Rites And Rituals

DINYANGI - Child Birth celebration

Should not be confused with New Born Celebration (BUA). Dinyangi is common in all the clans that make up the Oroko tribe and is danced in the same way as shown in the photos below. Ingredients that are never absent- Baby powder, drums

  •  Death Celebration
  •  Marriage Celebration
  •  The Making of a Chief

Oroko Traditional Religious Beliefs: Meanings And Origin

By Victor Malle Isele



The oroko people do not doubt or speculate the existence of the Divine. They believe that life came from the Divine, who sustains the world. The world is not a product of chance, but a given reality to us by God, the Father and creator of everything.


The Oroko people believe in the hierarchy of gods headed by the Supreme Being ---the God. Hence, we hear of the god of the mountains, gods of rivers, gods of the families and gods of harvest. It is thus Divinity which is believed to influence the action in each area.


The Oroko families include both the living and the dead. Those who are dead are in the world of the Divine and since they are now with God, they are more powerful.  Also, since they lived on earth, they are still part of the family and they understand the problems of  the people better. Hence they are invoked to play an intercessory role and it is not every one who becomes an ancestor .To qualify, one must have been a family head, clan or tribal lord. Such a person must have lived an exemplary life .In this way, our ancestors are our traditional African saints or holy people who are dead and are with God.


The Oroko people believe that there is the existence of invisible world of the spirits. Good spirits influence positively and bring joy as well as happiness while bad spirit influence or brings mischief, sadness and sufferings. To better protect him or her self from those bad sprits, most Oroko people always move with concoctions of leaves or back of trees that have either been placed into the blood stream using a razor blade or has been tied into a ring or sewed into small bags.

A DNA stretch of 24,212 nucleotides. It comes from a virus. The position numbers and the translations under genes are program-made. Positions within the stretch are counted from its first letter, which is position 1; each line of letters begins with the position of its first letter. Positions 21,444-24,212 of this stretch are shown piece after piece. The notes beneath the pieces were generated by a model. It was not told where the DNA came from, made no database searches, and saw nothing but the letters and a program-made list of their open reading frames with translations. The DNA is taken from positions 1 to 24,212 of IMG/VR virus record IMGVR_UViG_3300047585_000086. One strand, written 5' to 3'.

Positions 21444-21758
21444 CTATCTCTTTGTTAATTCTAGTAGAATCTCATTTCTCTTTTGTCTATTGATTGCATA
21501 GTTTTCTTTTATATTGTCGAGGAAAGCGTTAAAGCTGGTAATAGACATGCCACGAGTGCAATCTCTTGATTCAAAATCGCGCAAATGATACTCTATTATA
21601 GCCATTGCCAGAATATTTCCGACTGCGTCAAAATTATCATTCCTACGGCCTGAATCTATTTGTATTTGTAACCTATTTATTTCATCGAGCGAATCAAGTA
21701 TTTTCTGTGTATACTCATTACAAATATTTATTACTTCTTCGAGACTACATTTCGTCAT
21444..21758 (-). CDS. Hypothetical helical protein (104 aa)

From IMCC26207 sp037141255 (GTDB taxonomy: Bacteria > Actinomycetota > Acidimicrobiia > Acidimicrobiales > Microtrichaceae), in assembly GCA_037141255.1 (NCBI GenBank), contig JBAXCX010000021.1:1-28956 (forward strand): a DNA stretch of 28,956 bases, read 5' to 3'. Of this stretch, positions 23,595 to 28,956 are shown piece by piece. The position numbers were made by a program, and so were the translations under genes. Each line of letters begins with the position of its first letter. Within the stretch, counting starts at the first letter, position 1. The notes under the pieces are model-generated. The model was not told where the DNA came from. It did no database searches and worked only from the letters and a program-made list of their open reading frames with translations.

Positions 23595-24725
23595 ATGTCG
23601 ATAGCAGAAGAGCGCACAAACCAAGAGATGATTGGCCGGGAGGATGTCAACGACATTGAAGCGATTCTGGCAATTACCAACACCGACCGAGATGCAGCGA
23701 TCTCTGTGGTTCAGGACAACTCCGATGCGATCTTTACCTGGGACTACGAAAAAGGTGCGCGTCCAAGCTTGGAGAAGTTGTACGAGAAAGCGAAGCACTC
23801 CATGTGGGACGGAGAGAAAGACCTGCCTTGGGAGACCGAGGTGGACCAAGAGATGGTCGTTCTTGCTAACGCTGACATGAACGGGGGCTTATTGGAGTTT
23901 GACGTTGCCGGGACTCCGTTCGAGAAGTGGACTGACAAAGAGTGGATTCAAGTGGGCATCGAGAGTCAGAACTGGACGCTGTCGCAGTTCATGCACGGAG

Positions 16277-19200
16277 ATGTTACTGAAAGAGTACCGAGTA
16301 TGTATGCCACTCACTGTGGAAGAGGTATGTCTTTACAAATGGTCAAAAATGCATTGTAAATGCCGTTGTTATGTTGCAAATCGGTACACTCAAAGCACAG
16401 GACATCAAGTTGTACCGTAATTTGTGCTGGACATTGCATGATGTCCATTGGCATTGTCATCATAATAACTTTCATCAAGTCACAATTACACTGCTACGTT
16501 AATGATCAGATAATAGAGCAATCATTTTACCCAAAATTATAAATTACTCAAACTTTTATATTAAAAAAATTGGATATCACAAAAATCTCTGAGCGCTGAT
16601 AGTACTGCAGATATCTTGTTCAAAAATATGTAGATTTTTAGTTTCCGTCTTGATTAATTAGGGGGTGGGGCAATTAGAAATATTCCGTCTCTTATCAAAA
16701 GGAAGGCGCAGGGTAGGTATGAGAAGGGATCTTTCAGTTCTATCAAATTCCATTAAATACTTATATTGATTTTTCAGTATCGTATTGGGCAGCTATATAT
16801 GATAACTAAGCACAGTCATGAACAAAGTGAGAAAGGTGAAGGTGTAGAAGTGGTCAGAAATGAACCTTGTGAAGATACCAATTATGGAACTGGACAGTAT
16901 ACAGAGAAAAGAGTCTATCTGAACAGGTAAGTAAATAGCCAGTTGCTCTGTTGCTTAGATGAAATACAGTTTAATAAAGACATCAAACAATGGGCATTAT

The Oroko people in particular and Africans in general, have an inborn thirst for decency and high moral code of conduct. Hence a thing or a behavior is considered right or wrong depending on the culture or tradition of the ancestors.


Worship means to communicate and present our problems to the Supreme Being. The Oroko people believe that there is a God called “Obase” and ancestors called “Melimo”, and that the “Melimos” can communicate to God directly. The Oroko people manifest their beliefs by celebrating any aspect of life such as birth, naming, circumcision, death, marriage, burial and planting. In the oroko tradition, worship is done in a particular way. Special people are charge with these responsibilities.  Special people such as the chief priests called (kuh) or title holders, family heads and traditional doctors are responsible for carrying out these activities. In the oroko society, the traditional ruler is the chief priest because it is he who can communicate directly with the ancestors to ensure the wellbeing of his community .It is the chief priest who invokes the ancestors to give them abundant harvest, child birth, peace and good health .In other to communicate with the ancestors the chief priest go to particular places such as shrines, graves, sacred places such as large lakes , big trees etc.There are particular ways in which the oroko people worship, called rituals.   They consult the soothsayer (ngambeman).  This involves the slaughter of fowls or animals and sprinkling of the blood. This is then accompanied by the pouring of libation (palm wine) and the presentation of the problems to the invisible ancestors.  Thanks giving (supplication) and the asking of something for protection. A value is either a way of doing something or a belief that  people accept, respect and uphold. Most Oroko people share these values or uphold it.


This belief is instinctive ( the power to know things without being taught), it is spontaneous and taken for granted. It is the measure promise to all logic in Africa. The people will not tolerate that attitude of rejecting the divine or ridiculing it.


The oroko people since time immemorial believe in the solidarity among people. That is why any where they settle or are based,  them do live in solidarity by helping one another. Infact the western idea of an individual capable of defying the community, staying and acting alone is considered an abormination.The logic is that they have a proverb that goes thus, “i am because they are” .A person is considered a person only in relation to his family , tribe and ethnic group. An individual gains his individuality and he or she is identified only in his community. Hence the worst punishment an Oroko man or woman can have is to be ostracized from his/her home. The community in an oroko perspective is very elastic and involves both the dead and the living.